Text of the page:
In 1977 a single film called
Star Wars exploded on the consciousness of the world. Since then the franchise, created by George Lucas, has become a global entertainment corporation. The merchandise of the original trilogy was largely confined to toys and games, but those games have since become computerized, the toys more sophisticated, and
Star Wars has moved into the multi-media environment of the twenty-first century in ways unimaginable in the long-ago world of 1977. Computer games and web sites, novels, animated television shows, as well as a new trilogy of films, have all placed
Star Wars at the center of world popular culture.
Finding the Force of the Star Wars Franchise brings together contributors who critically analyze the
Star Wars universe from many perspectives. Topics include war, foreign policy, gender roles, spirituality and religion, toy play and adult collecting, creative fandom, race, special effects, and mythology.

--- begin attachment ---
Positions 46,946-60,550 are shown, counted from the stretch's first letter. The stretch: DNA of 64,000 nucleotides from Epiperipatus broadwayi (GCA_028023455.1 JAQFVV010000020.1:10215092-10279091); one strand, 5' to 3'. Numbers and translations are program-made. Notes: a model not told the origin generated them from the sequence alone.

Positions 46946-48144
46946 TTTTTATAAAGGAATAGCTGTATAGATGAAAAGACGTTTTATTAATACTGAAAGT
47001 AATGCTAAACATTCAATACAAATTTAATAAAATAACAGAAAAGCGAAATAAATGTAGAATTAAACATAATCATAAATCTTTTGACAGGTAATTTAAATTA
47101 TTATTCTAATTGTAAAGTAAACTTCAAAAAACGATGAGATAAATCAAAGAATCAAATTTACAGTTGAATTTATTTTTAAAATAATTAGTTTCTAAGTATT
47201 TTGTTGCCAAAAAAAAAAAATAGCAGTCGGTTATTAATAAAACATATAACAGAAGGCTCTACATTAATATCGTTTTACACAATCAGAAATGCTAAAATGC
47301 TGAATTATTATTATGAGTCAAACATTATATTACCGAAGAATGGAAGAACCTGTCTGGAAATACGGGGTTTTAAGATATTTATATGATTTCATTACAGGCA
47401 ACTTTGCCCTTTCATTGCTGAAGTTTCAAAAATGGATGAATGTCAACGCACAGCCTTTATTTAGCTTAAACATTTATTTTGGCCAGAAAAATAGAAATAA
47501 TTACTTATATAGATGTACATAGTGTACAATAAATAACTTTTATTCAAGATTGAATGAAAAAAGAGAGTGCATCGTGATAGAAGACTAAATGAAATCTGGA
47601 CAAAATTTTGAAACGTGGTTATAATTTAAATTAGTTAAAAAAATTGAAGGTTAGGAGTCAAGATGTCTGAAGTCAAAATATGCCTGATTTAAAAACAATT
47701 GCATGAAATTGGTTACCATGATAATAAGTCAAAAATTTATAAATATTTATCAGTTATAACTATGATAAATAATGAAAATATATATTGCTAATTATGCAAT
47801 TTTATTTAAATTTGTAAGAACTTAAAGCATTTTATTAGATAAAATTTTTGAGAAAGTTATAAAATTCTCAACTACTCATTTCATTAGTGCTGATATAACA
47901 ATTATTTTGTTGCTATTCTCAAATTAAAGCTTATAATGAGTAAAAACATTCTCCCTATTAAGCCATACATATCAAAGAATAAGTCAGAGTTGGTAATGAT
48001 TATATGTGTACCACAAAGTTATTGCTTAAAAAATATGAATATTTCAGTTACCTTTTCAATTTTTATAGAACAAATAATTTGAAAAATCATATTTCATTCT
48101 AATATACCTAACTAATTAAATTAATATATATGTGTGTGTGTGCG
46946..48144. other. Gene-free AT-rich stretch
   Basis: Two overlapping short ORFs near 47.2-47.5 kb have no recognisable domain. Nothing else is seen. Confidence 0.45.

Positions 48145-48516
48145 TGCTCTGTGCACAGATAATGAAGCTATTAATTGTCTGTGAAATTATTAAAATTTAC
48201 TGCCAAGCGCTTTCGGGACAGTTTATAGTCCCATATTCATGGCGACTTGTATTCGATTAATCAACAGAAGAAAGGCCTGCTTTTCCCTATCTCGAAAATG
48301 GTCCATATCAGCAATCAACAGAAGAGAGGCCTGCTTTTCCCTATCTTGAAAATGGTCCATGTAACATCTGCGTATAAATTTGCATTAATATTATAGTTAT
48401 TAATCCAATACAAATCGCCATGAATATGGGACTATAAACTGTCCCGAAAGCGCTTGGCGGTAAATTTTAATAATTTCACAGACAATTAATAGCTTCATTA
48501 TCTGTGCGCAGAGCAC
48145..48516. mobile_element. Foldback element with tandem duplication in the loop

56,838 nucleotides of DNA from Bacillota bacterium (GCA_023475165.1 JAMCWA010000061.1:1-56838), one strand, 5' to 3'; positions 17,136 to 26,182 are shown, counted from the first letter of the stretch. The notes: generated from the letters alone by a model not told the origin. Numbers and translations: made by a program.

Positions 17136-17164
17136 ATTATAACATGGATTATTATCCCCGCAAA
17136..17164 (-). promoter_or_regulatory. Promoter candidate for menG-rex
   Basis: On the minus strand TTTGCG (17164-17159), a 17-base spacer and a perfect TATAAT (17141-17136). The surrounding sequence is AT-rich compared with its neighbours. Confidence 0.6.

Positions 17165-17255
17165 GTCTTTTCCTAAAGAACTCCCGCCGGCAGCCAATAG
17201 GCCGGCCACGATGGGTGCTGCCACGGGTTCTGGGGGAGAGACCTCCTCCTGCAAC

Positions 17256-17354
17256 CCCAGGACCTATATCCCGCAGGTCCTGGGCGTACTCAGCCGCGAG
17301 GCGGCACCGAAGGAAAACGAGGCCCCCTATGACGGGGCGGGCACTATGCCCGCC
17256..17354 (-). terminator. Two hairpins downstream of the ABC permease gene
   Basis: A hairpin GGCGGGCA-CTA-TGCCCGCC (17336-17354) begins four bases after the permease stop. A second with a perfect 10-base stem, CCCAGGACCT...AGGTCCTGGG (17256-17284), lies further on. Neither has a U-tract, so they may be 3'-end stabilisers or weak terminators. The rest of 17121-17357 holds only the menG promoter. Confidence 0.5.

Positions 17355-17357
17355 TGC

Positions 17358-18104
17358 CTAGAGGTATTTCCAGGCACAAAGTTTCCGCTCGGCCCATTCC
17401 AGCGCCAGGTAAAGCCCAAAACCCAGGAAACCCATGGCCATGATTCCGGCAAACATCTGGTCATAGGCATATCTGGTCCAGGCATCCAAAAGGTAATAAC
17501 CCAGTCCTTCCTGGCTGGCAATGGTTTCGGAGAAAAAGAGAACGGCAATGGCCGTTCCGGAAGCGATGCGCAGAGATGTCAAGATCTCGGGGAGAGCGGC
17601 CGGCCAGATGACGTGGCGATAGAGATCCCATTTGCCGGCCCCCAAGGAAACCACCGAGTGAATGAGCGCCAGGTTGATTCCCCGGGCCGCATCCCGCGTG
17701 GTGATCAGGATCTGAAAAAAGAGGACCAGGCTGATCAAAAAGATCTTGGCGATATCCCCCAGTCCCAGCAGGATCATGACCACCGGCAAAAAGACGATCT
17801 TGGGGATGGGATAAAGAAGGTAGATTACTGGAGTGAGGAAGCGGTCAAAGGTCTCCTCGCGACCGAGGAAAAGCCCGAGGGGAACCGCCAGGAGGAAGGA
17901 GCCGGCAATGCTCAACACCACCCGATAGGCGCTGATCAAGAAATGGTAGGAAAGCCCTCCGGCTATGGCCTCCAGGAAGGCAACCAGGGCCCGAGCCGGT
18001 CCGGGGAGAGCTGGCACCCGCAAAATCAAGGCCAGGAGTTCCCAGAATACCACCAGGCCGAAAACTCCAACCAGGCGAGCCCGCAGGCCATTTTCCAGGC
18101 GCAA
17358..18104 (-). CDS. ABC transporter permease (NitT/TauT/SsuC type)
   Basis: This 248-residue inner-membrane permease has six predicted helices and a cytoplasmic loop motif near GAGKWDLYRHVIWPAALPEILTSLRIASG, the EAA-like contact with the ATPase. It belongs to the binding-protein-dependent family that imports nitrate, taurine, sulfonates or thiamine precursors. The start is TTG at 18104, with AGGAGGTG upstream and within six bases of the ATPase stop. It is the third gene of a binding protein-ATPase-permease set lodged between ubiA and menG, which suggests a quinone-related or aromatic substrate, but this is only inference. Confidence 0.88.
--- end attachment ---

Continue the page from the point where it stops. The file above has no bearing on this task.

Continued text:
New York, Bern, Berlin, Bruxelles, Frankfurt am Main, Oxford, Wien, 2006. XVIII, 308 pp.
Contents: John Shelton Lawrence: Introduction: Spectacle, Merchandise, and Influence – John Shelton Lawrence: Joseph Campbell,
George Lucas, and the Monomyth – Stephen P. McVeigh: The Galactic Way of Warfare – Michelle J. Kinnucan: Pedagogy of (the)
Force: The Myth of Redemptive Violence – Jonathan L. Bowen/Rachel Wagner: «Hokey Religions and Ancient Weapons»: The Force
of Spirituality – Jennifer E. Porter: «I Am a Jedi»: Star Wars Fandom, Religious Belief, and the 2001 Census – Philip
L. Simpson: Thawing the Ice Princess – Roger Kaufman: How the Star Wars Saga Evokes the Creative Promise of Homosexual
Love: A Gay-Centered Psychological Perspective – Matthew Wilhelm Kapell: Eugenics, Racism, and the Jedi Gene Pool – Staphanie
J. Wilhelm: Imperial Plastic, Republican Fiber: Speculating on the Post-Colonial Other – Jess C. Horsley: Growing Up in a
Galaxy Far, Far Away – John Panton: Two Generations of Boys and Their Star Wars Toys – Lincoln Geraghty: Aging Toys
and Players: Fan Identity and Cultural Capital – Andrew Plemmons Pratt: Blowing Stardust in Our Eyes: Digital Film Theory
and Identification with Imaginary Cameras – Mark McDermott: The Menace of the Fans to the Franchise – Bruce Isaacs: A Survey
of Popular and Scholarly Receptions of the Star Wars Franchise – Matthew Wilhelm Kapell: Conclusion: Finding Myth in
the History of Your Own Time.